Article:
Asian Grilled Chicken Thighs

asian thighs

 

Today is a beautiful Sunday! Fall is in the air with high temps in the South running in the upper 60’s and I have stumbled upon newly found energy to do things around the house. Grass has been cut hopefully for the last time, cars washed, clothes are washing, I just finished vacuuming and I’m about to fire up the grill for dinner and make some tasty Asian grilled chicken thighs.

You could use any cut of chicken, but we’ve been buying a lot of boneless, skinless chicken thighs. Not only are they reasonably priced, darker meat seems to have more flavor (along with more fat, but then again, fat IS flavor). The recipe for this dinner is all in the marinade and the longer it marinates, the better the flavor. I’m going to skip cooking instructions because the way you cook chicken is entirely up to you. I’ve roasted chicken this way and it’s been delicious, but today I want to take advantage of the weather, so I’m using the grill.

Soak any chicken you prefer in the following, then simply cook and enjoy! It’s also a great way to make “Teriyaki” wings for a tailgate!

Marinade:

  • 1 cup low sodium soy sauce
  • the juice from 2 Navel oranges
  • Juice from 1 lemon
  • 4 Keffir lime leaves or you can substitute the juice of 2 fresh limes
  • 1/4 cup grated fresh ginger or 1 tbsp ground dried ginger
  • 1/4 cup sesame oil
  • 1 tbsp minced garlic
  • 1 tbsp chopped fresh cilantro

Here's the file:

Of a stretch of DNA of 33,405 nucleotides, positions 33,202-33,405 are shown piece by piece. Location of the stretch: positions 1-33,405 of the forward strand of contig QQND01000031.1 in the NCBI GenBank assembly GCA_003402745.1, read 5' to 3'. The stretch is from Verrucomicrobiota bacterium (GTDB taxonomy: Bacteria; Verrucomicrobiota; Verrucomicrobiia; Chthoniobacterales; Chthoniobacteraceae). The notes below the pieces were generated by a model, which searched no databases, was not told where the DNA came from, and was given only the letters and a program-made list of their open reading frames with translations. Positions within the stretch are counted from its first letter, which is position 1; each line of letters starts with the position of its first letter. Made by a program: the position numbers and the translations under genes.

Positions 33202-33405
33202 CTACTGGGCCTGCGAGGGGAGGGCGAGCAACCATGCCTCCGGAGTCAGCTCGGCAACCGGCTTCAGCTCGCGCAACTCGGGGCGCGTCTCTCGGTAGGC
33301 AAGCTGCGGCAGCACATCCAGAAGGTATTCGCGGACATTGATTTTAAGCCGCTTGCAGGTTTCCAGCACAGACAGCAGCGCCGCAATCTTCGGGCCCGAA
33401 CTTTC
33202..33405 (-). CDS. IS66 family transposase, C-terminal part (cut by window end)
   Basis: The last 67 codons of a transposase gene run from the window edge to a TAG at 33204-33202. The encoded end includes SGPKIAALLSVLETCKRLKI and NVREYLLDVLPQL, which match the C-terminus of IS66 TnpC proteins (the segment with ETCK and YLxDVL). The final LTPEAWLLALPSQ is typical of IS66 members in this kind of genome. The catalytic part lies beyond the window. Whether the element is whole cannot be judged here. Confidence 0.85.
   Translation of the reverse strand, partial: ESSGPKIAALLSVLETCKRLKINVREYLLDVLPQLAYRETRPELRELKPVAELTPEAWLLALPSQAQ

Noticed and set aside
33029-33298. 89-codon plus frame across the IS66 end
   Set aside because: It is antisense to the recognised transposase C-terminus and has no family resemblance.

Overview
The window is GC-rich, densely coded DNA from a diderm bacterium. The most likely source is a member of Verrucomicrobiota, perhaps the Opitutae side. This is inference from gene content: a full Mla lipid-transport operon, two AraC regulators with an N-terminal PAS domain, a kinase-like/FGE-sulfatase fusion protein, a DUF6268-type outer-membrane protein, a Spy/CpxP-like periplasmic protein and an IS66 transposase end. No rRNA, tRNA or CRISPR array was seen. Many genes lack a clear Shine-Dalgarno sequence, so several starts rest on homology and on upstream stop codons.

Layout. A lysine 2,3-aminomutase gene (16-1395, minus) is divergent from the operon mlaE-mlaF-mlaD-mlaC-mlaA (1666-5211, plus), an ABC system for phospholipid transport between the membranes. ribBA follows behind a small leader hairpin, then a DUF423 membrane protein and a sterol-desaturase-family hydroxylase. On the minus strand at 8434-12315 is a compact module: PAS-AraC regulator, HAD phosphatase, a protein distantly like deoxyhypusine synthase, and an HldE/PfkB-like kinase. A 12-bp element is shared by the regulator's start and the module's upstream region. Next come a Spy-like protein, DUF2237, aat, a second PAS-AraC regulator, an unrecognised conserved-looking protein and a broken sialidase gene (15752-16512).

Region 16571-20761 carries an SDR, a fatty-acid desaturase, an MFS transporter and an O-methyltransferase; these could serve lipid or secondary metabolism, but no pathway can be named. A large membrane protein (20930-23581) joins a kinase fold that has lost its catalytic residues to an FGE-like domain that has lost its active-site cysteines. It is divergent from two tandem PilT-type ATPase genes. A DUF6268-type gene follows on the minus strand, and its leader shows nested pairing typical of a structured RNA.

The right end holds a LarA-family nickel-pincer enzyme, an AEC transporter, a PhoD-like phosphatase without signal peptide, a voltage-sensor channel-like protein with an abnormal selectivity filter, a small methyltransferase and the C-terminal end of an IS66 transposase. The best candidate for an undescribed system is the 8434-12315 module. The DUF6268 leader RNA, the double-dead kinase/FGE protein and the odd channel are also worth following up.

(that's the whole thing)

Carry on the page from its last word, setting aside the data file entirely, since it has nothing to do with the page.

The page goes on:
Combine all ingredients. Add chicken to big Ziploc bag, cover with marinade and put in the frig. The longer it marinates, the better, but at least 1 hour if you can’t let it go overnight.

Discard the marinade and cook the way you’d like!

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Chicken Pad Thai

padthai

It’s a new year, and I’ve decided to try and cut back on my beef and pork intake. I’m trying to be a flexitarian and eat mostly vegetables with limited fish and chicken, but it’s not always easy to be strict, especially when I’m in charge of feeding 1500 college students every day at work. Because so many kids that age are more health conscience than their parents were, I get to experiment with new recipes from time to time and this one was a major hit with the students and the staff, AND it falls into my new dietary plans. If you’re not brave enough to try tofu, use some shrimp with the chicken. It’s really quite easy and extremely tasty, and some have asked that I share the recipe, so here it is.

  • 1 pound boneless, skinless chicken thighs, trimmed of fat and cut into 1″ pieces
  • 1/2 pound firm Tofu, cut into 1/4″ dice, or 1/2 pound fresh shrimp, peeled and deveined
  • 5 tbsp Asian fish sauce, or 2 1/2 tbsp each of low sodium soy sauce and Asian Oyster sauce
  • 1 cup water
  • 2 tbsp fresh lime juice
  • 1 1/2 tsp rice wine vinegar
  • 3 1/2 tbsp sugar
  • 3/4 tsp salt
  • 1 tbsp red curry paste
  • 3/4# cooked linguine pasta
  • 3 tbsp oil
  • 4 cloves garlic, chopped rough
  • 2/3 cup salted peanuts, chopped fine
  • 1/2 cup lightly packed cilantro leaves
  • 1 cup bean sprouts (optional), can be added at the final stage in the pan